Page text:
Trail Advice For A Newbie On The JMT

I have a confession – I have been going on pathetically few hikes this summer! Combine too much work, sweltering Utah heat that I’m just not accustomed to (people hike in this?), traveling for weddings, etc – and bam! Hardly any hiking!

However, I have been able to get a little mountain fix by giving some trail advice to a friend who is just departing on the John Muir Trail (JMT). My hiking pal, Andrea, is new to long distance hiking. She and I hiked the Long Trail last summer, but otherwise she’s new to the scene. As we know, there are a lot of details to figure out and there’s a lot that goes into planning for a JMT hike.

Andrea hit the trail yesterday, but not before asking me lots of questions. Luckily, I also had lots of answers!

Get ready for beautiful views on the JMT - like this one of Guitar lake from the trail up Mount Whitney

Get ready for beautiful views on the JMT – like this one of Guitar lake from the trail up Mount Whitney

I wanted to share some of this Q&A with the Appalachian Trials community in the hopes that it helps a few readers get pumped and prepared their own hike of the JMT – or other trail! This information is just a little primer to get you started, and hopefully answers some of those midst-of-preparation questions as well.

(Note, some of this info may be a bit controversial, this is not “advice”, and I accept no responsibility if you adhere to this info 🙂

Start in the Yosemite Valley

Start in the Yosemite Valley

First, a few quick facts:

Length of Trail: 211 miles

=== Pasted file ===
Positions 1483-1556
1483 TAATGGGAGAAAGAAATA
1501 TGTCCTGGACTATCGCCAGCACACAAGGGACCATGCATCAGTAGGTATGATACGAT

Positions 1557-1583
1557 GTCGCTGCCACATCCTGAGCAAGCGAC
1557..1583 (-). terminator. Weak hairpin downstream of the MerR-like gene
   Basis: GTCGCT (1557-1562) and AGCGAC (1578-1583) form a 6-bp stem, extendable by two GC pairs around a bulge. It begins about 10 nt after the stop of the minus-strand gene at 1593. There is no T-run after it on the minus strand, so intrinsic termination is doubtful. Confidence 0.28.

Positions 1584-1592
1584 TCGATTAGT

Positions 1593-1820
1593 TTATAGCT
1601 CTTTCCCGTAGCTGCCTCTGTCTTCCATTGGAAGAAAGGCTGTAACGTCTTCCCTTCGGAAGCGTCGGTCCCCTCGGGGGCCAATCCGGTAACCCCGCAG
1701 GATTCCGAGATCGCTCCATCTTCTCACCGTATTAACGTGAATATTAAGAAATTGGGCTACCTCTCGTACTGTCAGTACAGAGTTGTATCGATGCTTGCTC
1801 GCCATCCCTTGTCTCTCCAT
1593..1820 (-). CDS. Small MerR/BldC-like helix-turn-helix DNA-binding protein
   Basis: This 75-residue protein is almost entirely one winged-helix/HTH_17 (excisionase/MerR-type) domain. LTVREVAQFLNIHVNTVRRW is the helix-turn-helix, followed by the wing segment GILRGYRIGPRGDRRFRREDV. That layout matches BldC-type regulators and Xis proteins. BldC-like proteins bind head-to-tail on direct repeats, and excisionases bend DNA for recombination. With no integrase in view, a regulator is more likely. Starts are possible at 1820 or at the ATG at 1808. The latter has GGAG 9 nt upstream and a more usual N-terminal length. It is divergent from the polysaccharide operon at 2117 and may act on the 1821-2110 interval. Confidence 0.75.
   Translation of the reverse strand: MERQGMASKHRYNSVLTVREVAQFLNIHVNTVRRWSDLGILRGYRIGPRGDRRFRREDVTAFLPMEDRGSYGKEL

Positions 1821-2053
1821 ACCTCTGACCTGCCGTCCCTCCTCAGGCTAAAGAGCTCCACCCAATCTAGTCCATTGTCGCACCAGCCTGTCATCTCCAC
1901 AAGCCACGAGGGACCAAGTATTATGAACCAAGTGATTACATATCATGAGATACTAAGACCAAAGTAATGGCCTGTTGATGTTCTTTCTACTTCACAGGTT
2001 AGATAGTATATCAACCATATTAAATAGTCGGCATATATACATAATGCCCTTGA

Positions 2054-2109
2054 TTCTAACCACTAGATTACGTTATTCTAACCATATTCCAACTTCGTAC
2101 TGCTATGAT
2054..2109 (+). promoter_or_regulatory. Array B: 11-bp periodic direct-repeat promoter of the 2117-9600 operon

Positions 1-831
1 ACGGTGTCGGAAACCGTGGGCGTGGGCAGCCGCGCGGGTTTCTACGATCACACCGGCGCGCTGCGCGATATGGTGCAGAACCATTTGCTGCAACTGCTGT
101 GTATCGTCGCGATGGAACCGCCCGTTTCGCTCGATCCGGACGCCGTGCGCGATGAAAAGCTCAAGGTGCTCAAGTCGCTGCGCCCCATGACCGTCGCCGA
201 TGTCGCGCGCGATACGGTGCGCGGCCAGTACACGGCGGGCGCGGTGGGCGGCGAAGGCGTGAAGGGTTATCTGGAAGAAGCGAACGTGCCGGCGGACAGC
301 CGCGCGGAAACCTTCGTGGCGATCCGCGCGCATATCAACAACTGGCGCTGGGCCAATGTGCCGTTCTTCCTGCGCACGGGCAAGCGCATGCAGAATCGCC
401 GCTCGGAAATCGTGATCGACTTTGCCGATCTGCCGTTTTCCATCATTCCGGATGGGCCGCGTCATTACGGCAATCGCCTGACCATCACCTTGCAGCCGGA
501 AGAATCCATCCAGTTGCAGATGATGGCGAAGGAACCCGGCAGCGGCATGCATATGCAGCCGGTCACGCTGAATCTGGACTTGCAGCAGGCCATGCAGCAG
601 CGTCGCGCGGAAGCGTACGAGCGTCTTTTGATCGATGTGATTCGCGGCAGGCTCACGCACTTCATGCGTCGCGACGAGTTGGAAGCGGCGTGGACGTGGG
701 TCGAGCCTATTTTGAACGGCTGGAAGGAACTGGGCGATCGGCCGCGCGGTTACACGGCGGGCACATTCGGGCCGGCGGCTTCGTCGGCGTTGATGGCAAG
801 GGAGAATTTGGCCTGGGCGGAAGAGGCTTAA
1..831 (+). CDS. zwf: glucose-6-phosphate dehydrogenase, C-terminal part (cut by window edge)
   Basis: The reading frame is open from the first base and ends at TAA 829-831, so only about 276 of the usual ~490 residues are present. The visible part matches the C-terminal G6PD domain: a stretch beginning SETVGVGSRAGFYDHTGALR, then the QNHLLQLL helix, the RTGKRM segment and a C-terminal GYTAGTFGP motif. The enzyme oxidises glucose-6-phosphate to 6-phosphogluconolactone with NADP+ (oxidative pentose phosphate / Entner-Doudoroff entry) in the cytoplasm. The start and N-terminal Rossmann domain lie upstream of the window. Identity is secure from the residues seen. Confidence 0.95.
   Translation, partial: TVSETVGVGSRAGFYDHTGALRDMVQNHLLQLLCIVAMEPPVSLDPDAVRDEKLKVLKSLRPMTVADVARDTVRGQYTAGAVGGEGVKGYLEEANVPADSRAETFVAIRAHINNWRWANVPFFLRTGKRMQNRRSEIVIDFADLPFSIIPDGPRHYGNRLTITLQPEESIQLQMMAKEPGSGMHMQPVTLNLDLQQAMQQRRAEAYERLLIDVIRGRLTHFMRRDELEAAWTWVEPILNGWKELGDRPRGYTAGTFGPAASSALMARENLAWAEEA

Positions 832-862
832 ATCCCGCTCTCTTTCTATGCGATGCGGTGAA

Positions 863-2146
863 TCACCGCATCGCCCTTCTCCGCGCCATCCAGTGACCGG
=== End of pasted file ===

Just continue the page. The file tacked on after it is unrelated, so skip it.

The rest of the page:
Elevation stats: You will spend a lot of time around 10,000 feet +/-. The highest points are over 14,000 feet. Highest point: Mount Whitney at 14,505 feet.

Why do they call it the John Muir Trail?: Because John Muir was a badass! And the Sierras were his stomping grounds. He was a 19th century naturalist, conservationist, and founder of the Sierra Club.

Overlap with PCT (Pacific Crest Trail): About 170 miles (most of the trail), with the exception of the Yosemite Valley, the spur to Mount Whitney, and a chunk in the middle which parallels the PCT (and is often considered more beautiful btw).

Rae Lakes on the JMT/PCT

Rae Lakes on the JMT/PCT


Q&A with Andrea:

Q: Which direction should I hike the trail?

A: Either direction is great, but it might be a bit easier hiking southbound as the elevation is generally lower – and the passes lower – to the north whereas the elevation – and passes – are higher in the south. If you’re up for a challenge, go south to north – you’ll start with Mount Whitney (14,505 feet), which is the highest mountain in the lower 48, so if you do northbound take your time and/or spend time at elevation (>10,000 feet) to get acclimated.

Crabtree Meadows is at the base of Mount Whitney, on the southern end of the JMT

Crabtree Meadows is at the base of Mount Whitney, on the southern end of the JMT

Q: Do I need to buy the Tom Harrison JMT maps?